Effective SaaS deployment hinges on addressing trust

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By 2020, Gartner predicts that 80 percent of historical vendors and new entrants will offer subscription-based business models.

Software-as-a-Service (SaaS) then is set to become a staple in the world of business and this might prove challenging for some businesses as Ryan Barlow (pictured above), chief information officer at e4 explains.

“According to Gartner, addressing SaaS change management is ranked among the top five SaaS challenges for technical professionals,” Barlow explains.

“This is easy to believe when you consider the unique nature of SaaS and the resulting challenges that emanate when implementing. There is a clear need for new change management strategies for SaaS to be successfully implemented,” the CIO adds.

e4 recently completed its own migration to Microsoft Office 365 and Microsoft Dynamics 365 and its learned a great deal according to Barlow.

For one, trust must be addressed at the outset of adoption. Barlow explains that moving confidential company information off-site into a cloud environment should not be seen as exposing the company.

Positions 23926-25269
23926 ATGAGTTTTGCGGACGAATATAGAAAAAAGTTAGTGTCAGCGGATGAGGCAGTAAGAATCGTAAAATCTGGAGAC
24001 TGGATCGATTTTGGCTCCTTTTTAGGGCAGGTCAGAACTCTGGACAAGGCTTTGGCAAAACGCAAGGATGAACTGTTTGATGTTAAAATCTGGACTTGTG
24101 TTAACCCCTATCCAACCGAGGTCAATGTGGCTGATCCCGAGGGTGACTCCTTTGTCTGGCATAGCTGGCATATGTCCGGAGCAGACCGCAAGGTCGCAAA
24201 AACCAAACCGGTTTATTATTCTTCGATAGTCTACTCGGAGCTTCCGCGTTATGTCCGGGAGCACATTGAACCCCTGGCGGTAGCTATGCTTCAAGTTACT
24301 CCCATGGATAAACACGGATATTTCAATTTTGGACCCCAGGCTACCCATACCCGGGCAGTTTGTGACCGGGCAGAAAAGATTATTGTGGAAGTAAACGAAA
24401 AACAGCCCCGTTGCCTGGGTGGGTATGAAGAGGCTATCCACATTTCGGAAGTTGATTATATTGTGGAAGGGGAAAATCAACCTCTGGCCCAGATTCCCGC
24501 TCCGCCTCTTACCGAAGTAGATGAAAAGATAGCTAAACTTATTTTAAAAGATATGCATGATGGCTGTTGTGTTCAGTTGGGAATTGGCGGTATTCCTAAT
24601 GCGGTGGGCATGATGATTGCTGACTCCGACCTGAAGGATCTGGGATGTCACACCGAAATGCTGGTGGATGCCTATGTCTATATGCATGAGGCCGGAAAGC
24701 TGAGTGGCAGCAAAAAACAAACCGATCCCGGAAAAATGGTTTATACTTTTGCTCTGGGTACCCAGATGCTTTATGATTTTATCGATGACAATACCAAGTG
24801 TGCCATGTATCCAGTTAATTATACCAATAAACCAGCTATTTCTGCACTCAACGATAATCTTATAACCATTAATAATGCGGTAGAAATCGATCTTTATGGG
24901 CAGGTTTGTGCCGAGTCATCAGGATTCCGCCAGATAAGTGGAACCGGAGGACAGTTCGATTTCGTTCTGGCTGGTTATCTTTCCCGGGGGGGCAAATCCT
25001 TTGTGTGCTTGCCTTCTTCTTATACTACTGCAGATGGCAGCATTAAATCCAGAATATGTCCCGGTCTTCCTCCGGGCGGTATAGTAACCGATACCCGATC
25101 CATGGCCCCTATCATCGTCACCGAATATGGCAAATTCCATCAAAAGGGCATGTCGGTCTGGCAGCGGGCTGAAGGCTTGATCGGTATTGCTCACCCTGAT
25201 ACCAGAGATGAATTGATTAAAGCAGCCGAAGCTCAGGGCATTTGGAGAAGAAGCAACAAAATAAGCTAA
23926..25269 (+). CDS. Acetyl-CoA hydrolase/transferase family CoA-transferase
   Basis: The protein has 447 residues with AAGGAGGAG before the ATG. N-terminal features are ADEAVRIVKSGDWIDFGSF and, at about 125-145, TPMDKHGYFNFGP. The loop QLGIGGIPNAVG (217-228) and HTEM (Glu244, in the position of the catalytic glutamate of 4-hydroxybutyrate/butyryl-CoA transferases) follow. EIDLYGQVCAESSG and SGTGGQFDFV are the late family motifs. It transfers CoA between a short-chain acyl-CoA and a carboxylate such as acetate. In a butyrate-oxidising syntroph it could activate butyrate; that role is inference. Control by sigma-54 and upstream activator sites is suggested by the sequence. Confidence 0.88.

“We need to gain a better understanding of the benefits this approach brings as opposed to simply focusing on the perceived risks. IDC predicts that 60% of cloud spend by 2020 will go to SaaS deployments. The trend is there and if businesses want to reach their full potential and compete effectively, transitioning to SaaS is essential,” says Barlow.

The CIO goes on to explain that while SaaS might seem costly, it brings with it accessibility, versatility and improved reliability. In addition, IT professionals are no longer tied to the downsides of traditional software deployments including keeping track of licensing and the like.

SaaS also allows for a “pay as you go” approach as well as reduced risk according to Barlow.

“The latter is ironic. Once the initial distrust is managed, SaaS is seen as more stable and reliable and less risky,” says Barlow referencing his earlier statement about overcoming the fears associated with SaaS.

As with most areas of digital transformation, implementing SaaS requires effective planning and change management.

“Like with any implementation, research is essential, ensure you know what your business requires and who would be best suited to deliver the solution. A phased approach is also advisable before launching company-wide,” concludes Barlow.

[Image – e4]

Brendyn Lotz

Brendyn Lotz

Brendyn Lotz writes news, reviews, and opinion pieces for Hypertext. His interests include SMEs, innovation on the African continent, cybersecurity, blockchain, games, geek culture and YouTube.